First-year students registered for the first semester were chosen for the quantitative survey because they could still reflect on the career guidance received before entering a tertiary educational institution. Accounting students were chosen because they had already demonstrated a preference to pursue a career in a financial discipline.
Reliability in quantitative research encompasses the consistency of a set of measurements of a measuring instrument. The Cronbach alpha value was used as a measure of the reliability of the items measuring the construct on 'the route to follow in order to qualify as a CMA' (see Table 2). The individual six statements that were grouped together in order to measure this particular construct (route to follow) are depicted in Table 6.
From Table 2 it is evident that the Cronbach alpha was between 0.60 and 0.95 overall, which falls within the accepted level of reliability (Tredoux & Durrheim, 2002:216). It also indicated that the individual items pertaining to the route to follow in order to qualify as a CMA, measured the same concept in the same manner.
Semistructured interviews were conducted with Grade 11 and 12 accounting teachers in the Tshwane South District of the Gauteng province. The researcher needed to select interviewees who could enlighten the issue under investigation (Henning, Van Rensburg & Smit, 2004:71). Based on the researcher's judgement and advice from the Senior Education Specialist for Accounting in the Tshwane South District, nonprobability purposive sampling was used to interview a sufficient number of accounting teachers from eight schools in the Tshwane South District. Purposive sampling refers to a sample based on the judgement of the researcher and encompassing typical attributes or characteristics of the population (De Vos et al., 2005:202). This sampling method is also useful for the purpose of triangulation (Sandelowski, 2000: 248). These interviews were conducted at the schools and knowledge of management accounting was not a prerequisite. To include different socioeconomic population groups, the site sample consisted of independent (private) schools as well as public schools. The public schools included former model C schools, a school in the Pretoria CBD and township schools. Two accounting teachers per school were interviewed, except for one independent school that had only one accounting teacher, resulting in 15 interviewees. Since data saturation was achieved, these interviewees were found to be sufficient. According to De Vos et al. (2005:294), data saturation is reached when the researcher begins to hear the same information repeatedly and learns nothing new.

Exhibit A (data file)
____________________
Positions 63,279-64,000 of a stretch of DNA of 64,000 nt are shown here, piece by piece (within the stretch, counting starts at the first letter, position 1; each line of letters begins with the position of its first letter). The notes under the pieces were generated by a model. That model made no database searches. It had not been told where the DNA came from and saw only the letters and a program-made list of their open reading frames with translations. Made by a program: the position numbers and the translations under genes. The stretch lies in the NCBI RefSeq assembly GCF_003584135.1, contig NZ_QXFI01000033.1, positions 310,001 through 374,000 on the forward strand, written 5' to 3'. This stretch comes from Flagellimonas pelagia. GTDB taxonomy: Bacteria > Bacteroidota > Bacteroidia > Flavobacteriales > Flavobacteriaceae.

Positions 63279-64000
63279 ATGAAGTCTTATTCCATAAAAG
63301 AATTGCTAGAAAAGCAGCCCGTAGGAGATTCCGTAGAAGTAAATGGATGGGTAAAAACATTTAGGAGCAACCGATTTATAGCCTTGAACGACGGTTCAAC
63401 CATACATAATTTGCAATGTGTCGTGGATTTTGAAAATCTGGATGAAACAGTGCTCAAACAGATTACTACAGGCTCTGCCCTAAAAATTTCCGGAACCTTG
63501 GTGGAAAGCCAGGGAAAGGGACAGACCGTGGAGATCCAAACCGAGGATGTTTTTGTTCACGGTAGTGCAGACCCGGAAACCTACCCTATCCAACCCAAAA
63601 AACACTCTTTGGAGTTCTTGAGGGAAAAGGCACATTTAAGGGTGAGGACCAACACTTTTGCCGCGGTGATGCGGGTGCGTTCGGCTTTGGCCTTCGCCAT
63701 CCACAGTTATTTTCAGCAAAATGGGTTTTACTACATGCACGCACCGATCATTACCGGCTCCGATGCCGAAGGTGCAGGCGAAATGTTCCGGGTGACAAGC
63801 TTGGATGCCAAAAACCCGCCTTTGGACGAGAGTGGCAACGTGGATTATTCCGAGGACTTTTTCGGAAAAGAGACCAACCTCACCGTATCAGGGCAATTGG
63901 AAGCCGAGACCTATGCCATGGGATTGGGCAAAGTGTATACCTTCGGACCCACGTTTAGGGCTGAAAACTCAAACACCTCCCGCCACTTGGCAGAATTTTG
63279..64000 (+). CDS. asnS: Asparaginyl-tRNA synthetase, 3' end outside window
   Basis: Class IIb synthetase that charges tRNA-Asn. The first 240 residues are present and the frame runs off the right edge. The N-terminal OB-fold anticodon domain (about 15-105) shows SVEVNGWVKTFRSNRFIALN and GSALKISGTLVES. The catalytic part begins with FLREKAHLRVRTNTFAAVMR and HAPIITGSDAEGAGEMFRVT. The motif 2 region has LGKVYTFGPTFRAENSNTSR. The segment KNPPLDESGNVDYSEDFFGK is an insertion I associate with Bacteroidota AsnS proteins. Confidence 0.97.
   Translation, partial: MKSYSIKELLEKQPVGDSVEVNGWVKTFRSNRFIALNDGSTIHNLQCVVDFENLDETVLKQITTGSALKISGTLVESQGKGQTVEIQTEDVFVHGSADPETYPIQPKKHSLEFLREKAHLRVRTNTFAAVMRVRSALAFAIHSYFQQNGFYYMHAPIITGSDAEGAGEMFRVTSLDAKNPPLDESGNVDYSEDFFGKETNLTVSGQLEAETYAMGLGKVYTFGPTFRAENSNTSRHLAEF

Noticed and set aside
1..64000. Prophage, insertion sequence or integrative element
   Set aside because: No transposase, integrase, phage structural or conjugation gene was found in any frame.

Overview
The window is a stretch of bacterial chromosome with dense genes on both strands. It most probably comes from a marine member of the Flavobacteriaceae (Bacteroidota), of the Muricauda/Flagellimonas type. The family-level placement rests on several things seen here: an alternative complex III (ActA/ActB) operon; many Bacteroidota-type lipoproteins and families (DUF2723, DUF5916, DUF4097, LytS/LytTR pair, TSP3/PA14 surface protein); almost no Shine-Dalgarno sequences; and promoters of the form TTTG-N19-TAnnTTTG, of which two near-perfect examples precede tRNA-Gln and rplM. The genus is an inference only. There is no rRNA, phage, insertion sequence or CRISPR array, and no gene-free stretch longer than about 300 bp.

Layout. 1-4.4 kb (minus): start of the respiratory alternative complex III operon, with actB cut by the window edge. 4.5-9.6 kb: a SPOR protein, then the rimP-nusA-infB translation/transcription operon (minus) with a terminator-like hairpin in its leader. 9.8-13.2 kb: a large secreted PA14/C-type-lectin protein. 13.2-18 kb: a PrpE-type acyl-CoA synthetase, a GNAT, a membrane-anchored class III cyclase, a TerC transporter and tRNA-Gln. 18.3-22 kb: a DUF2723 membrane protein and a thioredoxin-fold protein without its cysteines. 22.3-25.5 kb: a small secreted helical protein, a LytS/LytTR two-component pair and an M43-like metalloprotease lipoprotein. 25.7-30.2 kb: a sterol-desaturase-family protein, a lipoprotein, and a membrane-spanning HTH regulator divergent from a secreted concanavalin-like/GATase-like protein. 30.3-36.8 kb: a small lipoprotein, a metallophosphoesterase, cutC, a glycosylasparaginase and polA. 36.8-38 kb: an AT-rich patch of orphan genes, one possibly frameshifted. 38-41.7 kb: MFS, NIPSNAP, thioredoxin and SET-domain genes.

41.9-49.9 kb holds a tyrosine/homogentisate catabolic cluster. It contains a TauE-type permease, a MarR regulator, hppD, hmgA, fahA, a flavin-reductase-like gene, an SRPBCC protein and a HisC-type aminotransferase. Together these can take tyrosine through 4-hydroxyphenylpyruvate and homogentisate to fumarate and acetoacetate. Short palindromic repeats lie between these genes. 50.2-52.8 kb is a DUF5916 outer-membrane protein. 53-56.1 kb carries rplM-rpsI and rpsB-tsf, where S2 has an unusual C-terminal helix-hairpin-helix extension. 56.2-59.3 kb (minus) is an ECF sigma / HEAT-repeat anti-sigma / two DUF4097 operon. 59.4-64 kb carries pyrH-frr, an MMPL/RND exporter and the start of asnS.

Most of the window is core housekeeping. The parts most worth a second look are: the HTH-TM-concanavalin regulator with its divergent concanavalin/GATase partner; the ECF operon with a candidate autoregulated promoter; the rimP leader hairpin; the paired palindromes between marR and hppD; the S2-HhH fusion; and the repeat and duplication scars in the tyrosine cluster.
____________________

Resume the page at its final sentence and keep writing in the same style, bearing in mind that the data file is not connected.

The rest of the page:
Operational measures to ensure trustworthiness, as demonstrated by Lincoln and Guba's (1985) seminal work, included the following: